The audio cutting out isn't an OBS issue most likely, but rather your Virtual PC setup [are you talking the old MS product .. which sucked / atrocious I/O performance.. or Parallels on a Mac?] As noted above regarding virtualization overhead, a full Host OS means LOTS of overhead usually. And translating from Windows OS to MacOS would mean even more overhead.

You mention looking for a different solution, but without knowing what you are trying to accomplish, and your requirements, basically impossible to recommend anything. I could imagine some OBS configs that would work fine as a Public Cloud VM, and plenty that I'd never expect to work. so like so many things, especially sophisticated technology... it depends..
 

FerretBomb

Active Member
A hardware DX12-compliant GPU is one of the minimum system requirements for OBS.
It may run on a VPS, but it is an unsupported use-case and we cannot provide support for it here.
 

AngryAdmean

New Member
Might be slightly off topic, but I think you can get cloudVM's with GPU passthrough aswell.

I just set it up in a VM. However the VM has no GPU at the point of this writing and the 6 cores of my poor old FX-6300 are pegged at 100% while the stream to twitch runs at around ½ FPM (frames pr minutte) I take it the lack of GPU is the issue and I will install one in the VM soon and get back to you with my results. NDI works fine and the VM displays the output from my primary PC (the one that is being captured from) fine with no significant lag. But when I press start streaming in the VM CPU usages goes from 70% all cores to 100% :D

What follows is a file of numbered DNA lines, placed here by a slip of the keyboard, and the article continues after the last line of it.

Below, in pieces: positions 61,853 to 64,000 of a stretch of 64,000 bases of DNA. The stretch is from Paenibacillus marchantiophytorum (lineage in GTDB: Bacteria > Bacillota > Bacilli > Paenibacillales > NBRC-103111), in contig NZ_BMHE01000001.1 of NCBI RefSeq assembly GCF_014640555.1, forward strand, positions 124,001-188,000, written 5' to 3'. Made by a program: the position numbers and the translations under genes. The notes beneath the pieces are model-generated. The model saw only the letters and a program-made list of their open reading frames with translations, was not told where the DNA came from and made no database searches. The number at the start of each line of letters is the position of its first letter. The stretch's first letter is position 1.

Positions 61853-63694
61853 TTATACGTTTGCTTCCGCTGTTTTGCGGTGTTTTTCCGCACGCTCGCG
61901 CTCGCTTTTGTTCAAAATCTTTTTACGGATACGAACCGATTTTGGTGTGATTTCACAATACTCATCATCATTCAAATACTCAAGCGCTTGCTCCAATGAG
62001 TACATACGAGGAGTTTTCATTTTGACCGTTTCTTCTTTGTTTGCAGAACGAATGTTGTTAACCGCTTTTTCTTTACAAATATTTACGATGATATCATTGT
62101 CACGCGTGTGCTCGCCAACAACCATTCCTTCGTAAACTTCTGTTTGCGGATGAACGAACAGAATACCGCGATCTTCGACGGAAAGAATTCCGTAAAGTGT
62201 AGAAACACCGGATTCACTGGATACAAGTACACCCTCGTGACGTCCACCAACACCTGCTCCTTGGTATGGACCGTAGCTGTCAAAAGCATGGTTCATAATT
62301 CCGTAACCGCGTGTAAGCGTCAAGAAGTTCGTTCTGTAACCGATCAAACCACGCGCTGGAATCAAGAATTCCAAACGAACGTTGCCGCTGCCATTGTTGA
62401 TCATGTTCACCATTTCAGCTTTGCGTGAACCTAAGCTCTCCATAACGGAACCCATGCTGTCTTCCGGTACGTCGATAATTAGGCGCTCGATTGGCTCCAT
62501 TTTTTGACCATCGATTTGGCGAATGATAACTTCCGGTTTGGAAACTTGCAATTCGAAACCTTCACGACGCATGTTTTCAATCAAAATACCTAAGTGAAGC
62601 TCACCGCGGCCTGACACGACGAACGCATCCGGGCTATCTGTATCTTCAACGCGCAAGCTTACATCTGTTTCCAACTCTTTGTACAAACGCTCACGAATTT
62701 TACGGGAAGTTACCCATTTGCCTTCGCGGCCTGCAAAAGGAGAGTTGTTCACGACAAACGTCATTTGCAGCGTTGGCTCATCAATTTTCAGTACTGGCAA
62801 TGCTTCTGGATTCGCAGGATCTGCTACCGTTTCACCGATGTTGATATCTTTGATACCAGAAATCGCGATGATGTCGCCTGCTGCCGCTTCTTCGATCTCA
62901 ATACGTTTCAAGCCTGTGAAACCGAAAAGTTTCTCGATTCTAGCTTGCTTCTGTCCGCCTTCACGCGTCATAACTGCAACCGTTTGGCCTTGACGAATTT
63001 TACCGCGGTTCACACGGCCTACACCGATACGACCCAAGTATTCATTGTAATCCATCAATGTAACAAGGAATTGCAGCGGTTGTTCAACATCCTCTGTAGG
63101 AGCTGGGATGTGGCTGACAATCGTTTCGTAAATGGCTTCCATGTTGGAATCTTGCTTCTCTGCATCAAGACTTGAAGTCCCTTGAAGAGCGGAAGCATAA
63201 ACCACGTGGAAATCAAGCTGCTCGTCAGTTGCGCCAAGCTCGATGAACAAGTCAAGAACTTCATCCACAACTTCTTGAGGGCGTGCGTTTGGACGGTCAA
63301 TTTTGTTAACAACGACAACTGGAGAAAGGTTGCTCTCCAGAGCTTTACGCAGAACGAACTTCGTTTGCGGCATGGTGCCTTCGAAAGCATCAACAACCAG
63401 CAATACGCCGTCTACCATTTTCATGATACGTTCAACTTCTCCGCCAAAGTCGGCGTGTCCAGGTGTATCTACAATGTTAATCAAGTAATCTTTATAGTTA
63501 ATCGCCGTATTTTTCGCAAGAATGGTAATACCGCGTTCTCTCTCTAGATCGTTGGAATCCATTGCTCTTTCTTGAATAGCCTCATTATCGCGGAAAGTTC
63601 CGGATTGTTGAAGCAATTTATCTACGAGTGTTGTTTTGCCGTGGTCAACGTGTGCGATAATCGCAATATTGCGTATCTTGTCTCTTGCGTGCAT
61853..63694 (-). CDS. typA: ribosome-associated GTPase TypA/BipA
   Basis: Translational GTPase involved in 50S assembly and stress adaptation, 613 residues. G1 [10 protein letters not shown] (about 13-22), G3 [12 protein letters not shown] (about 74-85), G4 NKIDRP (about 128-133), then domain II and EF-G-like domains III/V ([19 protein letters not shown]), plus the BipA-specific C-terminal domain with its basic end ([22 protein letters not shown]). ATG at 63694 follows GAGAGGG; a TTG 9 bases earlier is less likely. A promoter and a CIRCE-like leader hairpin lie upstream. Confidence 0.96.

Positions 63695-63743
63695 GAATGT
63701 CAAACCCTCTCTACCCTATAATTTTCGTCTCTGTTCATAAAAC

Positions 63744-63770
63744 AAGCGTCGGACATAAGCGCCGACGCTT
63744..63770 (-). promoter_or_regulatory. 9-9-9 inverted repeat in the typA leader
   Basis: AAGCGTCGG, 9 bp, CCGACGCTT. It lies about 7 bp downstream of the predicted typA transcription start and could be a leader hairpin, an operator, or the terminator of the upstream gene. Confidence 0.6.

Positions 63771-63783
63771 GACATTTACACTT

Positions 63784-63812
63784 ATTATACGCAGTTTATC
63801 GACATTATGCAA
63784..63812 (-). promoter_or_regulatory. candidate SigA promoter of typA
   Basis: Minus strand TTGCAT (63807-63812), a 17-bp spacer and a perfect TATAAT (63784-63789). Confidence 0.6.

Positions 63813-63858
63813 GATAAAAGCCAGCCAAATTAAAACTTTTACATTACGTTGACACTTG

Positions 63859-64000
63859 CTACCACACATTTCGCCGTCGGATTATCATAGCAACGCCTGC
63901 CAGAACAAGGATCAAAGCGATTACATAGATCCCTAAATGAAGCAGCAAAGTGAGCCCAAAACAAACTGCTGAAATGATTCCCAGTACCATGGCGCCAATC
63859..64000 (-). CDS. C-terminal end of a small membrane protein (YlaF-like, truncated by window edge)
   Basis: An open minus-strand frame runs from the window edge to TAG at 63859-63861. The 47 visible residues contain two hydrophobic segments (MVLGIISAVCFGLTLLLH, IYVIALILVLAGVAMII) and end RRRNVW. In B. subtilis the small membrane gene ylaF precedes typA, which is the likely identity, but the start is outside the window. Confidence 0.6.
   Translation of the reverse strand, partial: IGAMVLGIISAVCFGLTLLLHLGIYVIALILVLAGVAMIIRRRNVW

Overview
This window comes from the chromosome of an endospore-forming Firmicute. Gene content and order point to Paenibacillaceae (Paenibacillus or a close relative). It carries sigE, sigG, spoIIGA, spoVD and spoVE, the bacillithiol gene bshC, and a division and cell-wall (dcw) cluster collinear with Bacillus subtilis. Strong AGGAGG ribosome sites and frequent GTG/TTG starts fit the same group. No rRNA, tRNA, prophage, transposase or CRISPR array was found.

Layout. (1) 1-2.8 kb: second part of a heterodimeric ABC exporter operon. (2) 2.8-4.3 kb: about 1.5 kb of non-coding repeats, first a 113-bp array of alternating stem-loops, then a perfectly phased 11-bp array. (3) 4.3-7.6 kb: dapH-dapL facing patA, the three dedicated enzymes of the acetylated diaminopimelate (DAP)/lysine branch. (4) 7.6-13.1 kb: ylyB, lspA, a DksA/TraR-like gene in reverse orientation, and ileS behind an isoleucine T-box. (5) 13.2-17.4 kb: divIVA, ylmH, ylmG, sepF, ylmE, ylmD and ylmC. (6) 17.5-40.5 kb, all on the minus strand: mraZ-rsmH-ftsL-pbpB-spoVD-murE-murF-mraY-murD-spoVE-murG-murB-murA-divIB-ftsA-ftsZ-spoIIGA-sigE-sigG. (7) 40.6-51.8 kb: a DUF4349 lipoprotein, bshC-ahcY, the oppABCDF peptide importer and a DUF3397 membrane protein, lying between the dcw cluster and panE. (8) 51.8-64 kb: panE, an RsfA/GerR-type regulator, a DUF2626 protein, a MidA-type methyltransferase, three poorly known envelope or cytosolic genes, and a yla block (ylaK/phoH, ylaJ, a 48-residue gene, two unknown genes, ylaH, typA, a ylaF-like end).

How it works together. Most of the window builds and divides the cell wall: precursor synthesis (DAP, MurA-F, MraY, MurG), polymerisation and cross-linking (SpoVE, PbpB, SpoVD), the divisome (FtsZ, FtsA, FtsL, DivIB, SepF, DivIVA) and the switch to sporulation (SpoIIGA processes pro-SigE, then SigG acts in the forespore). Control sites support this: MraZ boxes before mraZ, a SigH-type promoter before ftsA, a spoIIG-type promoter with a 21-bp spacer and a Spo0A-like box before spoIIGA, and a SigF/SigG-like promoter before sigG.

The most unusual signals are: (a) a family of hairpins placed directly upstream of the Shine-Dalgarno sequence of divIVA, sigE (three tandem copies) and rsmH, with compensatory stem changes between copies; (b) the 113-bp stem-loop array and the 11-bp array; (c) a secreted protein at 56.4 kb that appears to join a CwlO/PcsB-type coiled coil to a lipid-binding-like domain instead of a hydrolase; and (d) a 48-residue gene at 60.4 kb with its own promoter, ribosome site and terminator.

VM is running on Proxmox 6.2-11
6 Core AMD FX-6300
6 Gb vRAM
1TB vDISK
(R9 280x to be installed and passed through)
 

AngryAdmean

New Member
Allright, the results are in. Once the VM got a GPU, the VM used 15% CPU before hitting the "start streaming button" After hitting the start streaming button, streaming to twitch in 1080p the CPU usage was 50% which is a dramatic improvement :D So, a GPU is definitely needed for encoding., but it is possible to run OBS in a VM.

Before streaming, just capturing output from the Primary PC (which is also a VM)

1601378144465.png


While streaming:
1601378222787.png
 

kanopy

New Member
Do not just get more CPU, this will not work.

I am running NVIDIA's special Google Cloud MarketPlace Image for Tesla T4 GPU. It's not cheap and I obviously don't run it all the time, only when I need to stream. But it works brilliantly. An 8 x vCPU with a 30GB Ram and 1 x NVDIA Tesla T4 runs OBS with NVENC and I can stream quite happily at 6000 CBR with at least 3 OBS Ninja cameras all being chroma keyed and overall CPU is around 3% and the GPU is loaded by about 25%, 30FPS and zero dropped frames. If you want to purchase it , only certain GCP sites have it available. Mine is in London (EU-WEST2-A)

 

schwagpwnz

New Member
Hello guys! I'm also looking for some same cloud solution with gpu for my cameras restream project. What i'm looking to do is to have a virtual computer that streams 15 different yt videos from Browser feature in OBS to my channel. For that I prepare 15 portable versions of OBS and i want to run them simultaneously in 720p 30fps. Let me know if I'm crazy and if you know any cloud solution for that. I tested running 6 OBS like that on my ryzen 5 2400g, 8gb ram and r9 270x(2gb) and it worked fine~ and i think it will be capable to run even 10. But the problem is I need remote solution 24/7/365 that i will setup one time and forget about it.